what is pre-production?

providing clarity to an unseen stage of a project

 

Josh Emerick | entry no. 23

It's easy to look at a final project and see it as great, but how did it get there? As video producers, we understand how easy it is for our clients to get excited about and value our work on set. Clients get excited about this stage because they physically see the work and can validate the money they are investing in us. I think we need to be working to show more work in other aspects of projects like pre-production and post-production as well, simply to reduce clients questioning our process. We're working hard, after all. They just can't see it. Yet.

Today, we're going to dive into what happens in our pre-production process and how you could start implementing some or all elements into your process. For us, we want these efforts to be seen and recognized before we get to production. Communication, paperwork, and listening to your client can go a long way and shows them you care about their project. We want to earn their trust, reduce stress, and create clarity. When this is all done in pre-production, it lets ideas come together with less resistance and empowers my team to work at their prime.

Pre-production truly begins before agreement. The foundation is listening to your clients wants and needs, usually in an initial meeting. Sure, you haven't got the project yet, but people work with people who care. A successful project reflects on us, from the client. We prefer a client to praise our personalities, work ethic, and team culture than the quality of our work because it's the differentiator. The tricky part is helping them understand what's absolutely essential and cutting away the wants that don't serve the project's best chances of success. Deciding this is easier once you consider all your limiters from the budget, timeline, track, project mission, and strategy.

Once we have agreed on a project, its time to take information and funnel it into a treatment and plan, which we refer to as a production book. For us, we listen to our tracks on a rule of 100. In doing this exercise, we start to form the pace of the edit, get in tune with the mood, and even start thinking about what tools and team it takes in building this idea. The obvious information is how long you have to complete the project, how much money you have to solve problems, and then to make the production successful based on this information. 

For example, if the project has a quick turnaround time and medium budget, we're going to strip ideas to the bare minimum, plan out a detailed shot list, break the song down for the edit, plan for efficient production, and post-production. Our time is limited, so we have to make each move count and to be specific. Taking this approach does not mean the idea is basic. It means it's calculated, designed for success, and focus on results.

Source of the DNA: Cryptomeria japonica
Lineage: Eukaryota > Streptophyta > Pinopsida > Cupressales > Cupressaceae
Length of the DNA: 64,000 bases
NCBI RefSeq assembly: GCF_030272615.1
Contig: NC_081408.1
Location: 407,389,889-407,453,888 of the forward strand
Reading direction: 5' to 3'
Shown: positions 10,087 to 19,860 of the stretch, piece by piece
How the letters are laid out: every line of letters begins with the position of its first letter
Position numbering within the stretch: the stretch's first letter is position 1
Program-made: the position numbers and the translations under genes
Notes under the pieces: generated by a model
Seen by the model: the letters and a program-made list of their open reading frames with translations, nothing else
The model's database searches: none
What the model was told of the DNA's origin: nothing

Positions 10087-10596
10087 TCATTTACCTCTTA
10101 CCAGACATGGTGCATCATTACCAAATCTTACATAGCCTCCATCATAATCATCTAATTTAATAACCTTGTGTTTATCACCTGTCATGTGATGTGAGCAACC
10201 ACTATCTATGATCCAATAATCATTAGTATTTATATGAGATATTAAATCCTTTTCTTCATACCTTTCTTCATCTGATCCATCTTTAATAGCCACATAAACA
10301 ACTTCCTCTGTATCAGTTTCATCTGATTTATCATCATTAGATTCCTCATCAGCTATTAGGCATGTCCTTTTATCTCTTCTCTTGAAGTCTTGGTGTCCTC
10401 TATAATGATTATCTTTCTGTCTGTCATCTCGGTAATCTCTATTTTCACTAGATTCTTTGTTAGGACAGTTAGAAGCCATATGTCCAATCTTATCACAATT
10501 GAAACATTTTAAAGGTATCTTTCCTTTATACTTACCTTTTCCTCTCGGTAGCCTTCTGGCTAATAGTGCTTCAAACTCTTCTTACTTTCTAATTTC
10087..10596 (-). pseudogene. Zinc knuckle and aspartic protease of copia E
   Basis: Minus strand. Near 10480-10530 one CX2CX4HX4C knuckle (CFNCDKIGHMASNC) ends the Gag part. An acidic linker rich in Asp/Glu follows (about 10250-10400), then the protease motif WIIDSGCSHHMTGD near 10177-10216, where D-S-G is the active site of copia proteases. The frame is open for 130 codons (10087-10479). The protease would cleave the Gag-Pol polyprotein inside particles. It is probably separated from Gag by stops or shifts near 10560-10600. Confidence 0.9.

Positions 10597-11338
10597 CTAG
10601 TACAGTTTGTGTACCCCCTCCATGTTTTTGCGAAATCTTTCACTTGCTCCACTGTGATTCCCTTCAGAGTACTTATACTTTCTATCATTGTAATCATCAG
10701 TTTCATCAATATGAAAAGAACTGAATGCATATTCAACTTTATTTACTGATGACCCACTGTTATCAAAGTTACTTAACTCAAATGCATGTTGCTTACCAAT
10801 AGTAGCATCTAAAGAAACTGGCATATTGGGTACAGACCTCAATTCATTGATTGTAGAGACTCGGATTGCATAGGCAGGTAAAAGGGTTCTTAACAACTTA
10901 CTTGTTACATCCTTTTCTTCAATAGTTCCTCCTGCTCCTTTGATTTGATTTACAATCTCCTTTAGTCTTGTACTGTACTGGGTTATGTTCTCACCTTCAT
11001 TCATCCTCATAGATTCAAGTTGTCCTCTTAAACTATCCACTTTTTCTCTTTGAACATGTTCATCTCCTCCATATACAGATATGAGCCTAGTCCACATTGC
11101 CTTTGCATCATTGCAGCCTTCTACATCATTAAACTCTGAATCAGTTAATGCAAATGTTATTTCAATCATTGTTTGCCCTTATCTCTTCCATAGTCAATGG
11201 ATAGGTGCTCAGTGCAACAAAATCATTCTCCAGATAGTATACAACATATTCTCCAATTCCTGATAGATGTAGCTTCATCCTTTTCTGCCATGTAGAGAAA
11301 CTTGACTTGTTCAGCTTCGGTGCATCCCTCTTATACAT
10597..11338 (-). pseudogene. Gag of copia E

We use an idea of "simple executed dynamically," and at times, people mistake this with weak ideas, but we argue it's effective planning. We don't care how much an idea cost to produce or how hard it was, but that it was a success for our clients. We've had to scrape difficult shots because they didn't work in the final project. We need to separate the weak and only use practical aspects. A better way to look at simple is marrying the universe of your project through pacing, motion similarities or juxtapositions, color theory, and dual worlds. There are always outliers, but these are pretty frequent and in line with our process. We place all of this plan into our production books, which translates to communication for our clients. Creating the production book allows our clients to see the work that's been done, accompanied by a plan for getting it done. 

Now we share the information. Having a playbook that breaks production down is now shareable information with our team, vendors, talent, and our client. We all can share the same goals and are in alignment with the goal. As well, this opens more dialogue around potential questions or other needed prep, like last-minute gear request, wardrobe choices, extra time, etc. The sooner we get this done, the more time we can shift things around. The reason, outside of efficiency, we do this is because production requires 5-20 people to be on a schedule. The more transparent we are, the smoother everything goes.

At the core, I think we all want to be recognized for our efforts to make a project a success. Quality is fine, but there are so many more layers to making a project a win. We've all been frustrated when a client doesn't respect our work or understand how hard we worked, but we should also put ourselves in their shoes. What they can't see or hear, they don't know. Creating more structure and showing your work will open up that dialogue. Even more than all of this, we want to be viewed as credible, earn more referrals, and gain repeat business. Making these extra efforts gives us a slightly better approval rate each time. 

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COLUMBUS, OH                 |          josh@jecp.co           |         Copyright J.Emerick Cinema & Photo 2016